Why ever could a teenage boy still want to watch cartoons?
It’s hard to talk about this series without giving a short talk about each of the episodes, but I’ll try to be brief. Our first episode is rather erotically charged for an origin story. Demon hunting of this nature can only be done by a virgin until the “power” is passed along. Yohko’s mother had a bun in the oven earlier in her life, so she was skipped over. Now, the demon world knows this and a time of great importance for shifting dimensions is near, blah blah blah. Same old demonic running out of time plot we’ll see again and again. So much like sending Terminators back time and again to kill John Connor, the demon world conspires to get her laid before she can assume the mantle of hunter. If you never check out anything I talk about ever again, make sure you watch this “plot” unfold at the very least. Looking back it’s hilarious, but I can see where a 14 year old would think it was the coolest thing ever. Demon’s giving you the ultimate power of what the kids call “Swag” to make sure you can bone the girl of your dreams before she stops Armageddon or something. It’s not the most 90s thing ever, that honor goes to Hyper Police, but its damn close.
Armor up kid, you’re gonna’ be in a lot of 14 year olds imaginations tonight.
Right after that every episode just stepped further and further from these sexual roots to being a cut and dry story of fighting a supernatural monster of the week. In the second episode they introduced a sidekick, in the third is some dimension hopping to a place similar to ancient Japan, in the fourth they do the aforementioned music videos, in the fifth it adds time travel and lineage fights, and the sixth is a revealed evil twin. Dust off hands, call it a day. It would be pretty unremarkable if not for the fact it was ADV Film’s first distribution which made them a powerhouse of anime importers back in the day. It’s easy to see why, with the semi-horror genre this series emits while it pandered to a fair bit of fan service meant that it was a prime target for teens. And the songs, oh the songs. I found that some of the most hilarious things in the world are translated end themes. This lovely sonnet comes from the translation of the first OVA’s end theme, Go! Go! Love Coup:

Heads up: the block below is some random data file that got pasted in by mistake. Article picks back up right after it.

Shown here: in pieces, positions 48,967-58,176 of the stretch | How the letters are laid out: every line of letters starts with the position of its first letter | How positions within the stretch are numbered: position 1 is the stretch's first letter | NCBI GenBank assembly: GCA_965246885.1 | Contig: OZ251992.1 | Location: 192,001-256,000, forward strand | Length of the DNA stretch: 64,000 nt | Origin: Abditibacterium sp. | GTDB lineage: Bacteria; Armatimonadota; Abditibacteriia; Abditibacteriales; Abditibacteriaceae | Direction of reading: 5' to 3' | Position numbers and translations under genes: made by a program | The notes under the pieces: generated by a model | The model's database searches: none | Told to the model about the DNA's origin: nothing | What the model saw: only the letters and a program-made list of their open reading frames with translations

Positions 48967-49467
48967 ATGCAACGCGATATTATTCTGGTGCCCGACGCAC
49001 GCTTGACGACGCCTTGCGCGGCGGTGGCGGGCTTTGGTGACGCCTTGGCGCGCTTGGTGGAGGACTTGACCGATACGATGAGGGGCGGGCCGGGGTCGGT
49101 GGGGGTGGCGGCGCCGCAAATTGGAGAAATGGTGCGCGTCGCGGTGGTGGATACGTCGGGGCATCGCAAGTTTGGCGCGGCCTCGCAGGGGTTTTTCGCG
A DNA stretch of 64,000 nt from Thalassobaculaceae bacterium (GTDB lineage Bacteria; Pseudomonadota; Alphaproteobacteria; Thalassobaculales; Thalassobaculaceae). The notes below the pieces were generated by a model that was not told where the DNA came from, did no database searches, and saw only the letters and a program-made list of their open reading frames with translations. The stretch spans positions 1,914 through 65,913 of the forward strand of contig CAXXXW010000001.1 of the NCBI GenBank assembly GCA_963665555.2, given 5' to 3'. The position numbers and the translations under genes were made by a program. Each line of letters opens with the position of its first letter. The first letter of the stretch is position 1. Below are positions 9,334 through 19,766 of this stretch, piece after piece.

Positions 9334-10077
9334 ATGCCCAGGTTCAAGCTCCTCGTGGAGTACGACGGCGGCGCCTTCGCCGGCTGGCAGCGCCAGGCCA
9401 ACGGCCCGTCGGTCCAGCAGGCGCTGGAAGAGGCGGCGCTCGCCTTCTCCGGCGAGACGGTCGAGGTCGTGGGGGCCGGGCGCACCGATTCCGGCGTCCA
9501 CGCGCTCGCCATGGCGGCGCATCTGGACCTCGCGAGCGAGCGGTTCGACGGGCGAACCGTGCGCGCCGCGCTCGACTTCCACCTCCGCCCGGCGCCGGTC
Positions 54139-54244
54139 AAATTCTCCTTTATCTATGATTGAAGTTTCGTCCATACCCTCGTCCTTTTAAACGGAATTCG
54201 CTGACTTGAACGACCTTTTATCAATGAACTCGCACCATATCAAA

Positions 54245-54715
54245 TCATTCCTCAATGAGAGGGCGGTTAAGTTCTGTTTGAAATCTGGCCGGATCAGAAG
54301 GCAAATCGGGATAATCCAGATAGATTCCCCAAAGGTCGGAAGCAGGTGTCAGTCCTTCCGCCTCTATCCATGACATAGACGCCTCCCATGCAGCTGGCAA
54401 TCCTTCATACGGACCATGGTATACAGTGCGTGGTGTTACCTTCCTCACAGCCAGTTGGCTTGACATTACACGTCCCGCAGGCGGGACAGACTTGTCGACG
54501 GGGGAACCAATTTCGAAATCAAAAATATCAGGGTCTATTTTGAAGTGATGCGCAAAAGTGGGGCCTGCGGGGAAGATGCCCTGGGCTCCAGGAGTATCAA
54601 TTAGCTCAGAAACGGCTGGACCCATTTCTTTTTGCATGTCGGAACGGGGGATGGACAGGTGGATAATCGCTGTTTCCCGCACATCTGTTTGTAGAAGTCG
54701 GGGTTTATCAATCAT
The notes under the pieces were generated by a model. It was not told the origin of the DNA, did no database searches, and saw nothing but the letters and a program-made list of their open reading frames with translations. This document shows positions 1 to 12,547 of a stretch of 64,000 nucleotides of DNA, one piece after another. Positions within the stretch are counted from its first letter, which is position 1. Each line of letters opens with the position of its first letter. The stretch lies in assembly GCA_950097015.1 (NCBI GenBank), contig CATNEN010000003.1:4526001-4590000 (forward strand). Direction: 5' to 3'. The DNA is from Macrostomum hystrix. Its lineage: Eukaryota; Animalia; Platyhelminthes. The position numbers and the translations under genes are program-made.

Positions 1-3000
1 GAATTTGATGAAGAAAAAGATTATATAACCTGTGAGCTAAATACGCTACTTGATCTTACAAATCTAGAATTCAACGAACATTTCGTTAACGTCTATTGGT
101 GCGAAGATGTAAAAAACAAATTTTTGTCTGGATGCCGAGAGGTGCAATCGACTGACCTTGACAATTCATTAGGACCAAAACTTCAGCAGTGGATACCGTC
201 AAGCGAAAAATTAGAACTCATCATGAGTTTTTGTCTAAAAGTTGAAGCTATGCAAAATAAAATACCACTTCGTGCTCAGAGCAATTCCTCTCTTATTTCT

As soon as you fall in love with somebody,
People become the Terrorist.
People are hiding the machine guns.
Only one girl can be his lover.
Yes I own it. No, I don’t have any shame in doing so. Yes, it’s horrible to work out to.
Pair that with a rather forced string section and the heavy handed love is war theme assumed to be in every Japanese girl’s heart and you will be rolling on the floor laughing.
So yeah, like many of you an impressionable youth found out there was a weird and interesting way to view violence and breasts in a weird manner that his parents wouldn’t understand. I’ve got no regrets, and neither should any of you. Shame is for the person who didn’t let his tastes grow beyond the easy and obtuse. If I had watched this and made it the only bar I rated every anime to, yes, then there should be deep shame. But from this beginning I went out and found the magazines and websites that would lead me to the world of Japanese animation, and of course finding friends who would help me along the way. They were good times, and it’s nice to see where you came from. And as a bonus you can enjoy that first anime in a new way, and there’s nothing wrong with getting new life out of old product.
If anyone knows how to rehash old product, it’s Hook Ups Skateboards! Thanks Proto Deviantarters!
DeanTheAdequate has decided Doc Martins are far too ridged and tall for his big calves. His flannel shirt is unnecessary in the warmer months and he doesn’t have a long enough chain from his wallet to his cargo pants. He hates the taste of Surge, Orbitz and Crystal Pepsi. He’s pretty sure he’s not up to being this 90s kid you all claim to be.